There’s a lot that goes into our car buying decisions, but for most of us, gas mileage is pretty high on that list. So in this review of the 2013 Chevy Malibu Eco you bet that I’m going to focus on the car’s MPG.
But first I’m one of the many who ditched a four-wheel drive, gas-guzzling, able to climb small mountains in a single bound vehicle for something smaller and more fuel efficient.
For the record, it nearly killed me to give up a car I loved for one that was practical and responsible. It’s no fun being a grown-up sometimes. The 2013 Chevy Malibu Eco wants to let me be a responsible adult, but without taking away my fun.
You’ll see a lot about the engineers that designed this vehicle. Yeah, I know that’s super exciting, but there is something unique to this group. The four lead engineers were not only women, but moms. In a very male-dominated industry, this car got a decidedly female design team and they brought their unique perspectives to the process.
I spoke with several of them and it was clear that they brought their personal driving experiences to the table when they were designing the Chevy Malibu Eco. A quiet ride was important not just for comfort, but so a driver might actually hear the voices of young kids in the backseat.
Fuel efficiency was a priority because every dollar saved at the pump was viewed as one more dollar tucked away for that college fund. And safety, well, when you have kids, all those nightmarish videos they show in driver’s education take on a whole new meaning. All totaled, this car has ten airbags.
The Chevy Malibu Eco arrived in my driveway and my first though was that it was a good looking car. The body design and exterior styling were appealing and even sporty. I opened the door and it got better. There were leather seats, and chrome and wood accents that gave it an upscale feel. I know, not real chrome and not real wood, but it looked good. It looked sexy. It did not look like a mom car.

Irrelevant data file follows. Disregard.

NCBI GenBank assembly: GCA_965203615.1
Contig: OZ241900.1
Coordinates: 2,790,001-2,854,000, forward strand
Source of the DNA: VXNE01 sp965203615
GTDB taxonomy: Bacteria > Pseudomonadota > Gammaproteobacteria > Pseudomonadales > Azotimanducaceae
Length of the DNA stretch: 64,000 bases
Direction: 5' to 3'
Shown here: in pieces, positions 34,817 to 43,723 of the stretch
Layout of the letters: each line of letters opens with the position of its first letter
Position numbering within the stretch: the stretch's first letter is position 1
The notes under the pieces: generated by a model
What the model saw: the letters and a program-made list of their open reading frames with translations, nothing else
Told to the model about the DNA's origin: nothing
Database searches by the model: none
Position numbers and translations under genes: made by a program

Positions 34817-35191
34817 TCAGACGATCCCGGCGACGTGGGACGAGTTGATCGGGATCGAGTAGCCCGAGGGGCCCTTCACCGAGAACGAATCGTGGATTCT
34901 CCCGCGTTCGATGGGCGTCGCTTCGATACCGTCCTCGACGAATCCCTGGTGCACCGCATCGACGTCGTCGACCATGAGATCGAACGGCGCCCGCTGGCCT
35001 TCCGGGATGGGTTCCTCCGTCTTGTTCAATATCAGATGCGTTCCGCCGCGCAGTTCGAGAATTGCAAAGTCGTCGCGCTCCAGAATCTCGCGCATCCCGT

It didn’t sacrifice comfort for looks either, so even on a 100-mile trip the seats were comfortable. My kids had room in the back and the rear center arm rest with its cupholders was a real plus. Sure, mock the cupholders, but until you’ve had a child spill a container of milk she’s holding between her knees, you can’t fully appreciate their importance.
The Chevy Malibu Eco earns a 37 mpg highway rating in part thanks to eAssist technology that sends an electronic boost to the engine during hard acceleration instead of gas. I wondered if this would feel like less power. I’ve driven hybrids that sound like they’ve got glorified lawnmower engines under their hoods and it’s not a comforting sound with an 18-wheeler looming in your rear view mirror.
The 182 horsepower 2.4-liter direct injection four-cylinder engine assures that this not-quite-hybrid definitely doesn’t sound like one. It drives smoothly, with none of the too slow buildup of power that plagues hybrid vehicles. It didn’t have the kick of a larger, less fuel efficient engine, but it wasn’t nerve wracking merging in heavy traffic either. All-in-all it was a comfortable and easy drive
One thing that stood out in the Chevy Malibu Eco was the incredibly smooth transition from gas to battery when the car was stopped. It doesn’t jump through the change so you’ll only notice it for the sound of the engine silencing and then starting back up. And I managed to coax an average of 34 mpg while I drove the car, so not too far off from what was promised.
The big drawback to this kind of technology is that there’s a battery somewhere taking up space. You’ll find a lithiom-ion battery taking a big bite out of your trunk space. It’s not going to be a problem for most day-to-day usage, but if you’re trying to pack up the family for a week’s vacation, then you’re going to be fighting to make everything fit.
The Chevy Malibu Eco starts at $26,095, but once you add on all the bells and whistles you could be looking at just over $30,000 so this isn’t a bargain. There is plenty of competition with the likes of the Toyota Camry Hybrid or Hyundai Sonata Hybrid at similar price points. And of course, there’s the Toyota Prius if you want stellar mileage and for the world to know you’ve gone green. If not, then the Chevy Malibu Eco is a good alternative.
On the TFLcar.com recommendation scale of:
– Buy it
– Lease it
– Rent it or
– Forget it
I give the 2013 Chevy Malibu Eco a BUY IT!
Nicole Wakelin fell in love with cars as a teenager when she got to go for a ride in a Ferrari. It was red and it was fast and that was all that mattered. Game over. She considers things a bit more carefully now, but still has a weakness for fast, beautiful cars. When not drooling over cars, Nicole writes for Wired’s GeekMom.